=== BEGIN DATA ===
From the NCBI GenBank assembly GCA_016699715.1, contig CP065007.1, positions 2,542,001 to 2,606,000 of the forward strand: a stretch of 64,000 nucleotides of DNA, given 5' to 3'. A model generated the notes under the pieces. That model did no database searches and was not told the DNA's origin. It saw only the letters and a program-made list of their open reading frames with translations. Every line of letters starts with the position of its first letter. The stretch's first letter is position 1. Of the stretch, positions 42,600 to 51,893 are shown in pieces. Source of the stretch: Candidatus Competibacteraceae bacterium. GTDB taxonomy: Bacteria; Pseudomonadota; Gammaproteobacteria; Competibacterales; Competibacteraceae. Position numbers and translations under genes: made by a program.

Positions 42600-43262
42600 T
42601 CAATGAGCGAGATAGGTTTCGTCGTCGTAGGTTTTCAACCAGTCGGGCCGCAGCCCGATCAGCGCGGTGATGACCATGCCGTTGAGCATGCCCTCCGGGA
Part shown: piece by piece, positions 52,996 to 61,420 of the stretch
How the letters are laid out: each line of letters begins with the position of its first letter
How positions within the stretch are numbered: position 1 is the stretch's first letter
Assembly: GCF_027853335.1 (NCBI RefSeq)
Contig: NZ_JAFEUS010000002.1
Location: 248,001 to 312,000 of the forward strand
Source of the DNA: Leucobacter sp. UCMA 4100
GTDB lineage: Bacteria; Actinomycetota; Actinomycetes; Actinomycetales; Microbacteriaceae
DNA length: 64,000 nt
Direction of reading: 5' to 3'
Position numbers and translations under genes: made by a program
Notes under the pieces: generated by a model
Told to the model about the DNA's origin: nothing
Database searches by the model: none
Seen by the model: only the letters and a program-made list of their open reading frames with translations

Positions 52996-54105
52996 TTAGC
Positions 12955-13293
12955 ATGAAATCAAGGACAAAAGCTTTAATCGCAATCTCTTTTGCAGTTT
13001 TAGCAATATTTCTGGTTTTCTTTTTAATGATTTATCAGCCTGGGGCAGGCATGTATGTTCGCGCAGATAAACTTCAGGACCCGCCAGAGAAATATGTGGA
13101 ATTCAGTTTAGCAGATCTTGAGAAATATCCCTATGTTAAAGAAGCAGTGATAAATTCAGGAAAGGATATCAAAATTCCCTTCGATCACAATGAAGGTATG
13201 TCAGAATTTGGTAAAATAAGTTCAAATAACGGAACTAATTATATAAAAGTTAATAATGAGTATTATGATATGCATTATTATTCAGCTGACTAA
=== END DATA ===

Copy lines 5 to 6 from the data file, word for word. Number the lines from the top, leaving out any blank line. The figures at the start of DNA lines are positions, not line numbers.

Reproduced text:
Part shown: piece by piece, positions 52,996 to 61,420 of the stretch
How the letters are laid out: each line of letters begins with the position of its first letter